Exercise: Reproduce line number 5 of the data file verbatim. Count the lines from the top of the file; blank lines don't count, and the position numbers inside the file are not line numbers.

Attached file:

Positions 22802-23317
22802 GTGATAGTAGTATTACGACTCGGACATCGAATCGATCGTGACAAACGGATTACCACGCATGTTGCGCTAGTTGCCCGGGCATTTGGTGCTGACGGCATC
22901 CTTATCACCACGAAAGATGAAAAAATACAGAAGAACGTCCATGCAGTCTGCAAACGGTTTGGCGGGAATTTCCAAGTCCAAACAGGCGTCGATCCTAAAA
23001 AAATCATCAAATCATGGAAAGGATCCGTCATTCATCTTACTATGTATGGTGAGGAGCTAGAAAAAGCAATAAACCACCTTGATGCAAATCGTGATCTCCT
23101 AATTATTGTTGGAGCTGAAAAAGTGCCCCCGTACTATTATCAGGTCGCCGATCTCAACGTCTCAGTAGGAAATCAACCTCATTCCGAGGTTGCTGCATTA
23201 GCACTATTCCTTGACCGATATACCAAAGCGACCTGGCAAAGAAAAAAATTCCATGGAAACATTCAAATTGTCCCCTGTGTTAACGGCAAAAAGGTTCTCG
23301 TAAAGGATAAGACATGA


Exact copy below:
23101 AATTATTGTTGGAGCTGAAAAAGTGCCCCCGTACTATTATCAGGTCGCCGATCTCAACGTCTCAGTAGGAAATCAACCTCATTCCGAGGTTGCTGCATTA